The “gang of eight” U.S. Senators, four Democrats and four Republicans, have released a set of principles that they see as the basis for comprehensive immigration reform legislation. The fact that they are trying to resolve this issue is a positive step, and has the potential to allow millions of people to finally live normal lives, free of fear and exploitation. But a key component of their plan calls into question whether that promise will ever be realized.
Immigrants’ advocates have long held that a “pathway to citizenship” must be part of any immigration reform plan, allowing those currently in the United States without papers to earn U.S. citizenship.
Conservative icon Ronald Reagan agreed with this, saying, "I believe in the idea of amnesty for those who have put down roots and lived here, even though sometime back they may have entered illegally." Today anti-immigrant groups spit out the term “amnesty” as a curse, and many in the current crop of Republican politicians (Texas’ U.S. Senators prominent among them) use it to slander the very idea of allowing the undocumented to become citizens.
Though Cornyn and Cruz present the rejection of earned citizenship as a principled ideological stance, many conservative pundits have pointed out that Hispanics tend to vote for Democrats – 71% voted for Barack Obama – so allowing the 11 million or so mostly, but not entirely, Hispanic undocumented immigrants currently in the U.S. to vote might hurt Republicans in future elections.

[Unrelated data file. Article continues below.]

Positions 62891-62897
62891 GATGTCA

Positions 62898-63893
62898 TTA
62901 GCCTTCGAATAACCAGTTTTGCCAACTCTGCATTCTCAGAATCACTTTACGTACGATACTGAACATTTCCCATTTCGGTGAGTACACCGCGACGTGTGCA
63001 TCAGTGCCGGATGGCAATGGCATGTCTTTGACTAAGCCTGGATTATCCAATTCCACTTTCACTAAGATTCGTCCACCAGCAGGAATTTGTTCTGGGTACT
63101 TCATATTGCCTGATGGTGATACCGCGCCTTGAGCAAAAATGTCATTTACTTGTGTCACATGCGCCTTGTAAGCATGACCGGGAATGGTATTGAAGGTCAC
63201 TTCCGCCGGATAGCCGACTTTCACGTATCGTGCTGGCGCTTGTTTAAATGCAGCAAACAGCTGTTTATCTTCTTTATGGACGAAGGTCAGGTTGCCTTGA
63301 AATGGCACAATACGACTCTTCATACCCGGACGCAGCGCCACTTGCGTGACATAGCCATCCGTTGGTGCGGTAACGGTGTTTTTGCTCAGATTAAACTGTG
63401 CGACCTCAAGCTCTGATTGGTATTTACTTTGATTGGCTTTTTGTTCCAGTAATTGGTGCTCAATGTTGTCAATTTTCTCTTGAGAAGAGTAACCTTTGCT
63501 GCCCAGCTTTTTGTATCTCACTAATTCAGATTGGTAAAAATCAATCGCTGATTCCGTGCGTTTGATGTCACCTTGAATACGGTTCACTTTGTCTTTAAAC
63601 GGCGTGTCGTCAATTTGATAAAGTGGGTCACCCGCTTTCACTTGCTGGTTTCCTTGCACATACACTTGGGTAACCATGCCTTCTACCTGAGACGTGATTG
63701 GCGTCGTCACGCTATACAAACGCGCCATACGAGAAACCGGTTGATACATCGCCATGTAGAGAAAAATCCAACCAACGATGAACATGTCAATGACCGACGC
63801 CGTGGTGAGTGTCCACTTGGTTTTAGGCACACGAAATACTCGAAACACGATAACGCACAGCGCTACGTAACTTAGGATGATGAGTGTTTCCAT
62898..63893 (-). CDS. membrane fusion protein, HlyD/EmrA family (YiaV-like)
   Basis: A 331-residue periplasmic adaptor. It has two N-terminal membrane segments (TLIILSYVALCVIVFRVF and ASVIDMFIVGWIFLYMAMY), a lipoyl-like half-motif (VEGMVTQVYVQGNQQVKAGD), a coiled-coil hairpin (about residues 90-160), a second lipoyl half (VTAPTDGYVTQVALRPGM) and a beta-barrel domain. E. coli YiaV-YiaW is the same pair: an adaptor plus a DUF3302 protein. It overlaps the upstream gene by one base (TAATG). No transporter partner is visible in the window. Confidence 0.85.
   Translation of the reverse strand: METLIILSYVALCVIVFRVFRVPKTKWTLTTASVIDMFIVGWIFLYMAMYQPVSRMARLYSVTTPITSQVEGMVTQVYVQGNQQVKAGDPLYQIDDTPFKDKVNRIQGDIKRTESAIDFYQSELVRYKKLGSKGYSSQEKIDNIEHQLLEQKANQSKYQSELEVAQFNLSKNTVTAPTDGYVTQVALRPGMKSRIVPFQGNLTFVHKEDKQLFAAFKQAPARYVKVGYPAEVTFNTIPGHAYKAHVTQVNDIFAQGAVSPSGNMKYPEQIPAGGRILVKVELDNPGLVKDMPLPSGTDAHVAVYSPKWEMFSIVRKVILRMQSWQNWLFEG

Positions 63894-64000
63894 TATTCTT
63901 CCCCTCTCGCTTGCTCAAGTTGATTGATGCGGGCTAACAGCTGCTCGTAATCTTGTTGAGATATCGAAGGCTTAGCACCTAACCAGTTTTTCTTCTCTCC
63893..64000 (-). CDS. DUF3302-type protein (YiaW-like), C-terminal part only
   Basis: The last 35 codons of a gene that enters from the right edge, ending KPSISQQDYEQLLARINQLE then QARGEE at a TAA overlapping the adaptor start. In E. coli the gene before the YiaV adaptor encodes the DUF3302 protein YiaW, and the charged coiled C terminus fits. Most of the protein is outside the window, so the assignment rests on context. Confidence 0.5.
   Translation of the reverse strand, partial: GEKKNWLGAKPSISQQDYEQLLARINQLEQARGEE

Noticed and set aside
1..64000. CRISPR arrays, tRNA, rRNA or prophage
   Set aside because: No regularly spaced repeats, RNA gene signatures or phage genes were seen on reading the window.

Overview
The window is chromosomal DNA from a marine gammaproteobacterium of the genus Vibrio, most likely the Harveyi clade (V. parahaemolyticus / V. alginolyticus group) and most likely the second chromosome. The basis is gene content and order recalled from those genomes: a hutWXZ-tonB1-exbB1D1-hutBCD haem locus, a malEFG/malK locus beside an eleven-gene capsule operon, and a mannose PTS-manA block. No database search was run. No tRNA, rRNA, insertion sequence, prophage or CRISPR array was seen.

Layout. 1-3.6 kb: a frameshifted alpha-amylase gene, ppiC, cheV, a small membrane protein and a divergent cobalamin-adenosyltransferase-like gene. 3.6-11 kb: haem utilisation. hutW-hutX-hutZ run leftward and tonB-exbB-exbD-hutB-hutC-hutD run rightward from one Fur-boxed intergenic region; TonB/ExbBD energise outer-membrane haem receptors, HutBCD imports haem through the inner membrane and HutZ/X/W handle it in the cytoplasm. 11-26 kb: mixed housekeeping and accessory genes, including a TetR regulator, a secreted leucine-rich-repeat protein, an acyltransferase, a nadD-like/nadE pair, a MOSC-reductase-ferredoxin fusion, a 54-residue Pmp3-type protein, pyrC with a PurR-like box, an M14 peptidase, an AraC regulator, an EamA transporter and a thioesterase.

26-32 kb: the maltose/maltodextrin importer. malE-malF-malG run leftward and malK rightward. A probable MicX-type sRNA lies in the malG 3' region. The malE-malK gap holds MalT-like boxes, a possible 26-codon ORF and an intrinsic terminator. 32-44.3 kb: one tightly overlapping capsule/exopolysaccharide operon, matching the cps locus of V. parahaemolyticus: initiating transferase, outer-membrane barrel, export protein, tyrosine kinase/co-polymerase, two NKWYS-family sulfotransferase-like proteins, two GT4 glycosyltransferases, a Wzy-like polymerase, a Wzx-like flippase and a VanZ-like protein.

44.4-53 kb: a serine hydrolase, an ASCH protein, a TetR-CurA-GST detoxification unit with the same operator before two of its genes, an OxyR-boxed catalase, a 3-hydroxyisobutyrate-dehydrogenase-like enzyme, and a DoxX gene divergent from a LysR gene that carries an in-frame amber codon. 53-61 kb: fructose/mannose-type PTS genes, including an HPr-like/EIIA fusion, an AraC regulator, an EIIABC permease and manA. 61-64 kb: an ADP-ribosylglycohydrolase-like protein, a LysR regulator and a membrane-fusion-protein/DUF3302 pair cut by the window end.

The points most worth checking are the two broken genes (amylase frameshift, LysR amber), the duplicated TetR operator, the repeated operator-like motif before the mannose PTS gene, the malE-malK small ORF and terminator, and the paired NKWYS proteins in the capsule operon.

Alienating Hispanic voters is costing Republicans elections now, but adding more Hispanic voters could hurt Republicans in the future. What are they to do?
The answer lies in the “gang of eight” principles.
The recently unveiled framework makes border security a prerequisite for the issuance of green cards to undocumented immigrants. After that they could apply for full citizenship, going to the “back of the line.”
Of course the length of that line depends on what country they come from since each nation is assigned a quota; whether they are related by blood or marriage to U.S. citizens; and their income and skills. For a Mexican national with no family in the United States, no money or special skills, the line that they will be going to the back of is over a century long.
But until the border is declared secure, that hundred-plus-year clock will not start ticking.
The principles released by the “gang of eight” do not define a secure border, so it is impossible to know how many years, how many new Border Patrol agents, how many more drones, how many miles of new border wall, it might take to get there.
The Senate plan calls for a commission made up of “governors, attorneys general, and community leaders living along the Southwest border“ to determine when the border has been secured.
Immigrants’ advocates cried foul at the notion that Texas governor Rick Perry and Arizona’s Jan Brewer could hold the citizenship of millions hostage indefinitely by refusing to declare the border secure.
Perry manages to find money for Highway Patrol speedboats with machine guns mounted on the front to patrol the Rio Grande at the same time as he cuts $4.5 billion from Texas’ schools. Brewer has committed Arizona’s scarce financial resources to defending SB 1070, the state law intended to make immigrants’ lives so hellish that they “self-deport.”